Minnesota is 4-0 and it faces Iowa to start the Big Ten season. You've heard this one before.
Last season, the Gophers marched into Iowa City with the same record, with the same spiraling aspirations and left Kinnick Stadium sans the Pig, the Floyd of Rosedale Trophy that goes to the winner of Iowa-Minnesota. Iowa manhandled the Gophers to the tune of 7.28 yards a carry running the ball.
Why should this year be different?
“I think we’re a bigger, stronger team than we were a year ago, but so are they,” UM coach Jerry Kill told Minneapolis media Sunday. “I think they’re a much better team than they were a year ago, without a doubt.”
Say what you want about the Gophers first four opponents -- which have a collective 5-10 record with wins over Hampton and Quincy -- the team has faced down some heavy-handed adversity.
First, Kill suffered a seizure on the sidelines two weeks ago during Minnesota's victory over Western Illinois. It was the fourth time in three seasons that Kill, who suffers from epilepsy, missed a game because of the condition. Last week, hundreds of people gathered outside TCF Bank Stadium for a rally organized by the Epilepsy Foundation of Minnesota.
Kill advocates for understanding of the disease, but this is football season and that's business time. ""I've done talked about all those other things enough," Kill said last week. "This game's not about a head football coach. This game is about the players and that's how we'll approach it today."
The Gophers deal with it, as though they've drilled for the situation.
"We're used to the routine, as bad as that sounds," defensive back Brock Vereen said. "There's a sense of confidence in our staff and knowing that as bad as it may look sometimes, he's going to be fine."
OK, that's no fun. That's some real adversity. You know what else? Minnesota lost its starting quarterback.
Sophomore Philip Nelson suffered an injury to his right hamstring in the Gophers' 29-12 victory over Western Illinois on Sept. 14. Redshirt freshman Mitch Leidner led the Gophers to victory in that game and last week against San Jose State, his first career start, the 6-4, 233-pounder from Lakeville, Minn., rushed for 151 yards and four TDs in a 43-24 victory.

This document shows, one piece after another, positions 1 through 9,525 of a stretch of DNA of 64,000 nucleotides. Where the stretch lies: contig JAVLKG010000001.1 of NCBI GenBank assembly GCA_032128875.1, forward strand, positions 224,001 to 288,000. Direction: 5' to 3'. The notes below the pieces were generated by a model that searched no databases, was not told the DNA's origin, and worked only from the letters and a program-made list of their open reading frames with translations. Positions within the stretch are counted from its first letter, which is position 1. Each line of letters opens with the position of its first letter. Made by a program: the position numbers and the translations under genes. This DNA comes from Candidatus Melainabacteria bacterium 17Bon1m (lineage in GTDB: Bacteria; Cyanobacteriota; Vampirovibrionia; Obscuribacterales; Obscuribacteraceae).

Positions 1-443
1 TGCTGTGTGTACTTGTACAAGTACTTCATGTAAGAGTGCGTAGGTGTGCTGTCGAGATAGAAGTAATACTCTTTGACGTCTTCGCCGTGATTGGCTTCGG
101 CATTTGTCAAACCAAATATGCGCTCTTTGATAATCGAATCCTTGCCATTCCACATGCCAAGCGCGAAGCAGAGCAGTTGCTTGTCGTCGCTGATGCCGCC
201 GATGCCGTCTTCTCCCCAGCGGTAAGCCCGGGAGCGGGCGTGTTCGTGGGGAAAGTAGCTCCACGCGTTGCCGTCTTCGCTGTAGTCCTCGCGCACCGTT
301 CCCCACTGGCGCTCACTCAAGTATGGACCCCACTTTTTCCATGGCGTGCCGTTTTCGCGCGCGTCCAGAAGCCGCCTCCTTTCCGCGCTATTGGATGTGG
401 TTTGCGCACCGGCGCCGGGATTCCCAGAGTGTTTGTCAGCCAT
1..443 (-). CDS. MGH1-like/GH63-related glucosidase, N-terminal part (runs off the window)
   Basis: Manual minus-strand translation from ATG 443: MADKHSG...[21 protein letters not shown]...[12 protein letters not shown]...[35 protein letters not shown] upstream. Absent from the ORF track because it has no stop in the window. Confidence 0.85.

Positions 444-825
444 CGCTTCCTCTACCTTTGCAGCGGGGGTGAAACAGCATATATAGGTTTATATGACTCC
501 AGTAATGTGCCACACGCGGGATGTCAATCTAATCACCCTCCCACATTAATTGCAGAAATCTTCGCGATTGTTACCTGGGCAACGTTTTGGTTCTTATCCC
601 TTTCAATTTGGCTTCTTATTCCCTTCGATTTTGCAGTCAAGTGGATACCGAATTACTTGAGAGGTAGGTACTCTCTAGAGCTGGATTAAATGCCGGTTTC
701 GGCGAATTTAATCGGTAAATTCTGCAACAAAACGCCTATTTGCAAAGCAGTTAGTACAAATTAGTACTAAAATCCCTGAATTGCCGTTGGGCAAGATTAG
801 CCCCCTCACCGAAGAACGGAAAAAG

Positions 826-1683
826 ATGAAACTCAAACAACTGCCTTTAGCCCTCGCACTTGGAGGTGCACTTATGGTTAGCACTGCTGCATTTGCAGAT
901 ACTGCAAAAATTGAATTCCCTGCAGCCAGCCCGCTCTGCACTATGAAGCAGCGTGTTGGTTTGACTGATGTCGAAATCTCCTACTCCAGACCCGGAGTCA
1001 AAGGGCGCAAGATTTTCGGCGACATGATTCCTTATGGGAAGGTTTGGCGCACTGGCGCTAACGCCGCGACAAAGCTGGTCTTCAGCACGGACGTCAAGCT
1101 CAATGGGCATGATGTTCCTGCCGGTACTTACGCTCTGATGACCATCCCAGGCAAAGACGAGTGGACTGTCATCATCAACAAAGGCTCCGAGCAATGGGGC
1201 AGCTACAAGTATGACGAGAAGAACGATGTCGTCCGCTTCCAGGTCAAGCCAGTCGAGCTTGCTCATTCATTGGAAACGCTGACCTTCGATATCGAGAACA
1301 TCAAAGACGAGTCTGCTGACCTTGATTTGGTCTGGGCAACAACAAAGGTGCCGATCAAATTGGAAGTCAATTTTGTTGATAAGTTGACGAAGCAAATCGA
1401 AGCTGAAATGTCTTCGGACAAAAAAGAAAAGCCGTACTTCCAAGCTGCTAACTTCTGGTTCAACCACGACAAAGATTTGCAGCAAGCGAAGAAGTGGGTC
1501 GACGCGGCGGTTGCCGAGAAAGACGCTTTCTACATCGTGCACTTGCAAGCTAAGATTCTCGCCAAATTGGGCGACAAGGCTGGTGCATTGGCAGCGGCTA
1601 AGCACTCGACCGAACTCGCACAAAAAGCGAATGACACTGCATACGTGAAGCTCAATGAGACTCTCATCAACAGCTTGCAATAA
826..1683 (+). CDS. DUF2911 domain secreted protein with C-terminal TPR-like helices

He earned Big Ten freshman of the week, the first Gopher to earn that honor since . . . Nelson last Oct. 29.
"Running the action game and mixing up the power game it was a good formula," Kill said. "Mitch is a tough kid. He'll be a little sore tomorrow. It is good that we have the depth that we have. I appreciate the kid’s efforts.”
There's more adversity. The Gophers lost running back Donnell Kirkwood, the leading rusher from 2012 with 925 yards, in week 2 with an ankle injury. Junior David Cobb (5-11, 225) and sophomore Rodrick Williams (5-11, 235) have filled in nicely, combining for a pair of 100-yard games -- including 125 and two TDs last week from Cobb -- 609 yards and eight TDs.
On 98 carries, the duo averages 6.21 a carry.
“I’ve been real proud of David,” Kill said. “I think game-by-game, he gets better.”
So, this isn't the same 4-0 team that walked into Kinnick last season. Nelson and Kirkwood aren't expected to start, but that just accentuates what might be the biggest difference between 2012 4-0 and 2013 4-0.
This team have overcome buckets of adversity."“There will be a lot of things that come up. But there will be a lot of motivation," Kill said when asked about the Iowa game. "That was last year, and this is this year, and we are playing at home. I know our home fans, for 365 days they wait for this opportunity. I would much rather play at home. There is nothing like playing at home and being able to take care of your home turf. Next week will be critical.”